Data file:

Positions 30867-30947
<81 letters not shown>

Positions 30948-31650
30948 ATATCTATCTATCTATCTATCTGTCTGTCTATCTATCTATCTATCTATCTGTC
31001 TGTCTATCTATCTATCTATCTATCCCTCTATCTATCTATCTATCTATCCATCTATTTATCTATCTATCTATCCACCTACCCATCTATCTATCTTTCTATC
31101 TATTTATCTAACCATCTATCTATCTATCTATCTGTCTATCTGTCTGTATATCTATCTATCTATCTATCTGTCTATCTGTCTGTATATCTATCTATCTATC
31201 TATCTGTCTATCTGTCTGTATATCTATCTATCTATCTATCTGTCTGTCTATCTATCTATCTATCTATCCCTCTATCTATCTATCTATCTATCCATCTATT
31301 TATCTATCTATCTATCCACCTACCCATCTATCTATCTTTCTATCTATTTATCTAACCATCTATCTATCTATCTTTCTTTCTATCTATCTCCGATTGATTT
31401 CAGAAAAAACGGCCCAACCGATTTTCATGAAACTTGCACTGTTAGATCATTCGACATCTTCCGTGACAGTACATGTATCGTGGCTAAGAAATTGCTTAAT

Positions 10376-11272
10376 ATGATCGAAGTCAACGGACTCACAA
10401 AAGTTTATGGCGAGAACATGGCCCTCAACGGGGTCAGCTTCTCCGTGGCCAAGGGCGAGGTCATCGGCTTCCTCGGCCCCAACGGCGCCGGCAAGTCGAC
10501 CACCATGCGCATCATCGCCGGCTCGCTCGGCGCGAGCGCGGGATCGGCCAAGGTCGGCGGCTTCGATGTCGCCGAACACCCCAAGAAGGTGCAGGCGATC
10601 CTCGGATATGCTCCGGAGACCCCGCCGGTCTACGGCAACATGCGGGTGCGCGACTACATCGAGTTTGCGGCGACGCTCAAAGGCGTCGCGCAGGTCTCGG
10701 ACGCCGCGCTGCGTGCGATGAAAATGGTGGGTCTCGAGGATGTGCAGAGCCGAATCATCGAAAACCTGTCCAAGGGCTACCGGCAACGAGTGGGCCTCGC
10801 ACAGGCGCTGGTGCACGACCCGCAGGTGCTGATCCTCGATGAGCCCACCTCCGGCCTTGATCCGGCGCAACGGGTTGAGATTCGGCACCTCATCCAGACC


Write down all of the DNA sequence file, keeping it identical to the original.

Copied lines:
Positions 30867-30947
<81 letters not shown>

Positions 30948-31650
30948 ATATCTATCTATCTATCTATCTGTCTGTCTATCTATCTATCTATCTATCTGTC
31001 TGTCTATCTATCTATCTATCTATCCCTCTATCTATCTATCTATCTATCCATCTATTTATCTATCTATCTATCCACCTACCCATCTATCTATCTTTCTATC
31101 TATTTATCTAACCATCTATCTATCTATCTATCTGTCTATCTGTCTGTATATCTATCTATCTATCTATCTGTCTATCTGTCTGTATATCTATCTATCTATC
31201 TATCTGTCTATCTGTCTGTATATCTATCTATCTATCTATCTGTCTGTCTATCTATCTATCTATCTATCCCTCTATCTATCTATCTATCTATCCATCTATT
31301 TATCTATCTATCTATCCACCTACCCATCTATCTATCTTTCTATCTATTTATCTAACCATCTATCTATCTATCTTTCTTTCTATCTATCTCCGATTGATTT
31401 CAGAAAAAACGGCCCAACCGATTTTCATGAAACTTGCACTGTTAGATCATTCGACATCTTCCGTGACAGTACATGTATCGTGGCTAAGAAATTGCTTAAT

Positions 10376-11272
10376 ATGATCGAAGTCAACGGACTCACAA
10401 AAGTTTATGGCGAGAACATGGCCCTCAACGGGGTCAGCTTCTCCGTGGCCAAGGGCGAGGTCATCGGCTTCCTCGGCCCCAACGGCGCCGGCAAGTCGAC
10501 CACCATGCGCATCATCGCCGGCTCGCTCGGCGCGAGCGCGGGATCGGCCAAGGTCGGCGGCTTCGATGTCGCCGAACACCCCAAGAAGGTGCAGGCGATC
10601 CTCGGATATGCTCCGGAGACCCCGCCGGTCTACGGCAACATGCGGGTGCGCGACTACATCGAGTTTGCGGCGACGCTCAAAGGCGTCGCGCAGGTCTCGG
10701 ACGCCGCGCTGCGTGCGATGAAAATGGTGGGTCTCGAGGATGTGCAGAGCCGAATCATCGAAAACCTGTCCAAGGGCTACCGGCAACGAGTGGGCCTCGC
10801 ACAGGCGCTGGTGCACGACCCGCAGGTGCTGATCCTCGATGAGCCCACCTCCGGCCTTGATCCGGCGCAACGGGTTGAGATTCGGCACCTCATCCAGACC